But he will have good times as captain and will, I’ve no doubt, be one of the great Ireland captains.
It was a day to store memories for the likes of James Lowe and Jamison Gibson-Park too.
These lads are used to playing for a Leinster side that dominates matches.
In this one, they found out that top level rugby can be an unforgiving place when you can spend a lot of the game on the back-foot.
Players have to stand up when they are in that situation and indeed it is then that you discover the mettle of the man at your shoulder.
When every hard yard has to be gutted out, when every tackle is going to hurt, that’s when you measure the worth of an international rugby player.
I learned one new thing about James Lowe yesterday – that he has a big boot on him, another string to his bow.
We rarely see the Leinster hit-man having to kick the ball away when playing in Leinster blue – they are always powering forward and looking for tries.
James showed us something else yesterday and that’s what you take out of games such as this one.
Farrell will make lots of changes for next week. We’ve just played Test rugby for four of the last five weekends and it takes a toll.
So I’d give the props a rest, and even though he was solid yesterday, Peter O’Mahony could do with a week off.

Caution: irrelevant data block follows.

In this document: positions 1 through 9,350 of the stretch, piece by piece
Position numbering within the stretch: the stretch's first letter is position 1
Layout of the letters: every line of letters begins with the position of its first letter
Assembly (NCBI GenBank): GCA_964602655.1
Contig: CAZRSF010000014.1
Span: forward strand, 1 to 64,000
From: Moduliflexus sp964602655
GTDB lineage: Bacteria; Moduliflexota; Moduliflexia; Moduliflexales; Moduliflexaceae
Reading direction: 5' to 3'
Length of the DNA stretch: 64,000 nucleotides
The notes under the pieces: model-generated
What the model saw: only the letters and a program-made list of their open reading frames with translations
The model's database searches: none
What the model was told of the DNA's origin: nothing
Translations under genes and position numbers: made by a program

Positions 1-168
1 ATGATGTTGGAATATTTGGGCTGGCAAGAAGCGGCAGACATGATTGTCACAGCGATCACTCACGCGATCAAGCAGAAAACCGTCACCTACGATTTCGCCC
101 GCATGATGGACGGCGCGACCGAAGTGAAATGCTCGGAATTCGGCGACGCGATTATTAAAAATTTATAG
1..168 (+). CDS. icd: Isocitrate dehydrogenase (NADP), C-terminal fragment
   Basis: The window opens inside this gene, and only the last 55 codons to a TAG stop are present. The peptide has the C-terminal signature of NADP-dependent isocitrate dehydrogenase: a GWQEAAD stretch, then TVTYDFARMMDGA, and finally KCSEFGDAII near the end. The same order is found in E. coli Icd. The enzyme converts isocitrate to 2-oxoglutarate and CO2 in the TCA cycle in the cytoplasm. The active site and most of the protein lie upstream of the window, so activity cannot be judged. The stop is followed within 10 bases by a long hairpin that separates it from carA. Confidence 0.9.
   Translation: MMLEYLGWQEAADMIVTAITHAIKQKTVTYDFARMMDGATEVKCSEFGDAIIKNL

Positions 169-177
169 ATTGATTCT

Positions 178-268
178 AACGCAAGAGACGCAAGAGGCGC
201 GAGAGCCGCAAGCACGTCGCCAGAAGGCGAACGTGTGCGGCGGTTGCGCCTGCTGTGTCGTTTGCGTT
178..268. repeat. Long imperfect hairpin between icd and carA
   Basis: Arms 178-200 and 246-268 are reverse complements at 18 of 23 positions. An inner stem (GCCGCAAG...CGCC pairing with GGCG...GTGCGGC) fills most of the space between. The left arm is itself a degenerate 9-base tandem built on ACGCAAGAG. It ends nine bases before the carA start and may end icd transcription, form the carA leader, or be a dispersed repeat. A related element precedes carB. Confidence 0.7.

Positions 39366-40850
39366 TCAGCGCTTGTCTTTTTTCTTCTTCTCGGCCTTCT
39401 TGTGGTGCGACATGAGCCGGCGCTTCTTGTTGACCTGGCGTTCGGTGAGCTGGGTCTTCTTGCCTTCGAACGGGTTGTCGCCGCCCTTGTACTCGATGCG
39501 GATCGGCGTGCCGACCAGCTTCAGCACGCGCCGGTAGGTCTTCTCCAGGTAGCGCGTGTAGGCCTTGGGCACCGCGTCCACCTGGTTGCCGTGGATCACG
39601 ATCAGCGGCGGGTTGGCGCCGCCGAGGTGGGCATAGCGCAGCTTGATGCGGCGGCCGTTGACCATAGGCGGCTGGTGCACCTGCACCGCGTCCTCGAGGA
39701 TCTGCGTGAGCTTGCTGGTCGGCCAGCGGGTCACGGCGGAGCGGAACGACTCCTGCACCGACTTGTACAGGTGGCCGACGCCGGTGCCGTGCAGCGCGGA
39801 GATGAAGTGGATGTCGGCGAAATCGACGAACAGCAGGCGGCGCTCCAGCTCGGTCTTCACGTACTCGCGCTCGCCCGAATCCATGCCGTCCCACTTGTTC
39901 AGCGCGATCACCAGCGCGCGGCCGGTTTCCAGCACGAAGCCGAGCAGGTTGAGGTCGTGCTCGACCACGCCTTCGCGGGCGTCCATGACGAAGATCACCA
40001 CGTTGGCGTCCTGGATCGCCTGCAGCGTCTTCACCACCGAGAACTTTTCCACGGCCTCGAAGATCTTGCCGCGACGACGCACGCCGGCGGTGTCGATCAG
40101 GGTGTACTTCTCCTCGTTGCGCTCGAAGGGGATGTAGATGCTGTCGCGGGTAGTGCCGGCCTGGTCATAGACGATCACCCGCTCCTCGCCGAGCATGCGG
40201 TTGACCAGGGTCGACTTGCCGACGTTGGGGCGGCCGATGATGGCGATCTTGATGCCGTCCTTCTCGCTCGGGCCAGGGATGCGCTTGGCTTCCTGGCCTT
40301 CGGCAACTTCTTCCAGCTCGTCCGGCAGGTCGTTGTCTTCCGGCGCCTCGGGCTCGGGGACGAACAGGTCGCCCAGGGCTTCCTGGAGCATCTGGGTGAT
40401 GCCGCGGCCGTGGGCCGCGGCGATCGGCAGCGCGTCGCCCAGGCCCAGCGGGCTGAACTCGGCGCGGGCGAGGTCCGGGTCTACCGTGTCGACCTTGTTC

Perhaps Bundee Aki is another one who could sit out a weekend as he takes and gives some punishment in every outing.
But with Robbie Henshaw and Garry Ringrose out, we’re a bit shy on centres just now.
Maybe Keith Earls, one of our better players at Twickenham, could move in there and thus give Farrell the chance to further experiment with his back three.
Whatever the coach does, we’ve players who’ve been in the Covid bubble now for a long time at Carton House and they will want to start against Georgia.
The older hands could be given a week to rest and recuperate as they will be needed against Scotland, most likely given the way the other group is of this competition is going, on Saturday week.
That will be their chance to put this one behind them.